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http://biology.clc.uc.edu/Fankhauser...YOGURT2000.htm

Works very well for me. I have tried making it before using other recipes and always a flop.

Last time I made yogurt I made 2 gallons worth, as my girls love it wqith frozen berries and a little sugar.


When made as Fankhauser says I have had a jar last 2 months I used it for the starter for the 2 gallons I made. It did take 6 hours for it to gel instead of the 3 hours it did the last time I had made it.

Happy yogurt making
 

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Discussion Starter · #3 ·
Hmmmmm....even though it looks not too difficult, I am not a cook, maybe I would be better off just buying plain, organic yoghurt? I would have to buy some jars with lids and then the sterilizing scares me...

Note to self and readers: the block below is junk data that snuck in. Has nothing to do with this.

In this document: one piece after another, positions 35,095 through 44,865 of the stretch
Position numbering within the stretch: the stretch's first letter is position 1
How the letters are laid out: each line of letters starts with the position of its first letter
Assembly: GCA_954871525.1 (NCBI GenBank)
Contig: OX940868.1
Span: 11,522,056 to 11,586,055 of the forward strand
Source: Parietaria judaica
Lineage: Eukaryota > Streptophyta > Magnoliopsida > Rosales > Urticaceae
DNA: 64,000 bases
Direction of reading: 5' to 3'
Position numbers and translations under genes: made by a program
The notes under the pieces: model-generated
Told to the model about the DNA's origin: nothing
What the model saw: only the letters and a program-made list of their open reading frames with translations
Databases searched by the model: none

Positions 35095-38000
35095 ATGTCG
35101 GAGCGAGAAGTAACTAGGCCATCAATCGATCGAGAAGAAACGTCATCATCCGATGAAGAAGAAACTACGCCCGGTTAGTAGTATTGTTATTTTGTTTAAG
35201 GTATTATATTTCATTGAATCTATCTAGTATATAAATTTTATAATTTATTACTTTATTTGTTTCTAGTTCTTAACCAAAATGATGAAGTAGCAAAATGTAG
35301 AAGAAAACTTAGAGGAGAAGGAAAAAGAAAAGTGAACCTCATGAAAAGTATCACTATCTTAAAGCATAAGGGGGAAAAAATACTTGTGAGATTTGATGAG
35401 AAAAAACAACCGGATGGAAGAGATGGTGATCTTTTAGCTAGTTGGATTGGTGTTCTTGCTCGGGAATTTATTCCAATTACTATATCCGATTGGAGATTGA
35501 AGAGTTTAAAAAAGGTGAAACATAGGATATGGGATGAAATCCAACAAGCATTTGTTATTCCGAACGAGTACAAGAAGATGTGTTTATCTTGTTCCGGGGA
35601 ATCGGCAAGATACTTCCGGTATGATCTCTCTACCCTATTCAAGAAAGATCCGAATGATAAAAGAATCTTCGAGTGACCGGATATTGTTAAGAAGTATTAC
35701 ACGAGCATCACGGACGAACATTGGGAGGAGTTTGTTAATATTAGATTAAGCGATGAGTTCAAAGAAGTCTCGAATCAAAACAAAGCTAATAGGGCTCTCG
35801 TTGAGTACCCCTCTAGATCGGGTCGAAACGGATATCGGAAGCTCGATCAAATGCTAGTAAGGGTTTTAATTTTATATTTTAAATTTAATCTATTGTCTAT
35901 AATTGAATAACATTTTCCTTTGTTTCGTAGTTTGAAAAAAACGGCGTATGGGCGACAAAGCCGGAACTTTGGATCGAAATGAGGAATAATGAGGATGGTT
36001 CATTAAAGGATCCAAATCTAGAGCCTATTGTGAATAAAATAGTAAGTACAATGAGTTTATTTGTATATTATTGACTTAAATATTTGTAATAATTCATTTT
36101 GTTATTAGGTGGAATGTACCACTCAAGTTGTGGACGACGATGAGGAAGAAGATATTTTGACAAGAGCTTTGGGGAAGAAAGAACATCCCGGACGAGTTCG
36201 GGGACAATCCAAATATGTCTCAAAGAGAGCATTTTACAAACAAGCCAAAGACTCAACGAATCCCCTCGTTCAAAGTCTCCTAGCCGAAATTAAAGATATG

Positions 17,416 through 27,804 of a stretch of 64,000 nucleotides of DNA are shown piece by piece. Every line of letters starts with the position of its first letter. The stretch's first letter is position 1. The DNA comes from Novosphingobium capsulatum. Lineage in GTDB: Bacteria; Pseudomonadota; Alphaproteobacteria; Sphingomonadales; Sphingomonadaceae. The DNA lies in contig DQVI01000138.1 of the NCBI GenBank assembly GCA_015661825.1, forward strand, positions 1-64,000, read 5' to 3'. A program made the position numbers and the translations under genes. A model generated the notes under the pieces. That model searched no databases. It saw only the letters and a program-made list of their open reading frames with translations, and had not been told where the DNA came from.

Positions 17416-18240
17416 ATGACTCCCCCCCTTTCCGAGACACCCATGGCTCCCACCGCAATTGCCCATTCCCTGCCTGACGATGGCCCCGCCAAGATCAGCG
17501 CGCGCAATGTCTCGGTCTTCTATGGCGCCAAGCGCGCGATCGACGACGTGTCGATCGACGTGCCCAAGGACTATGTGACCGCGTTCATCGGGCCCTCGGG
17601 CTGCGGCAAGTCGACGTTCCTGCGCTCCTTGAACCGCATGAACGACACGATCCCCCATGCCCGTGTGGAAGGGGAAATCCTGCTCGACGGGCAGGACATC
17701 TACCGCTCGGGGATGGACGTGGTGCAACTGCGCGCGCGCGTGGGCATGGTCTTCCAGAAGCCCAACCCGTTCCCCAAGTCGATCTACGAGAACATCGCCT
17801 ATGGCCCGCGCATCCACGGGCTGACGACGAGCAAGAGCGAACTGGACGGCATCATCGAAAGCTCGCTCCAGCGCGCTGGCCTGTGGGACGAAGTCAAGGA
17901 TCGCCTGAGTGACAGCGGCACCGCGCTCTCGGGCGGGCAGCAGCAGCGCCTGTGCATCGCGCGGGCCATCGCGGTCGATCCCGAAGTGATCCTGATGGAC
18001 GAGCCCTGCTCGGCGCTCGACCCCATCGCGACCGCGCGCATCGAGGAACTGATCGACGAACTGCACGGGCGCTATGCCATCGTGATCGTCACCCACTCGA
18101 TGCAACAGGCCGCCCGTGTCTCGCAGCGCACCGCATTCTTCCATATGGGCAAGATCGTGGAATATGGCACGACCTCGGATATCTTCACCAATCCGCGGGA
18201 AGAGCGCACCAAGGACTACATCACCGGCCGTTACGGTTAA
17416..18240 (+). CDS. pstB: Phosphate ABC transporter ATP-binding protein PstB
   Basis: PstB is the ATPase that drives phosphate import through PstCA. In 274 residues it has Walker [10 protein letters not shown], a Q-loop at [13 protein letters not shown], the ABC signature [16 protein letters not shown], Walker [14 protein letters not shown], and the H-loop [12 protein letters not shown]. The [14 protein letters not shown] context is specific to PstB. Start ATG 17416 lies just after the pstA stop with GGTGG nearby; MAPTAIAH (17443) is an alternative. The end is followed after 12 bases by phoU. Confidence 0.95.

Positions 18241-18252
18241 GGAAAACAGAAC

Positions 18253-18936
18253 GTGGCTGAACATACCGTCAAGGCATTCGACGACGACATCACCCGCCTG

yikes!
 

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Perhaps I'm slowly poisoning myself, but I've never sterilized the jars I use for the yogurt. I just wash them in the dishwasher. I use old peanut butter jars that hold 16 oz.

Here's what I do:

* heat 1/2 gallon milk to about 180 deg. F (you could use more or less milk if you want more or less yogurt)
* turn off heat and let cool to about 120 deg. F
* mix small amount of this milk with about 1/4 cup of yogurt that has come to room temperature (you can buy yogurt as a starter, or use yogurt you've made)
* mix this small amount of milk/yogurt back into the pot of milk
* pour into jars
* set jars on top of heating pad turned on low, wrap jars in a towel and cover the whole thing with an inverted soup pan (insulation)
* let sit for 8-12 hours, then refrigerate

This has worked for me every time. Also, you can freeze yogurt in ice cube trays to have as starters down the road. Just defrost and bring them up to room temp before mixing with the milk.
 

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I don't buy yogurt outside. I make small batches at home. Here's my method:

* Heat 1/2 L of milk, just to boiling point.
* Set it on the counter to cool. It's cool enough when you can stick your finger in and hold it for a few seconds (not too hot to kill yogurt bacteria)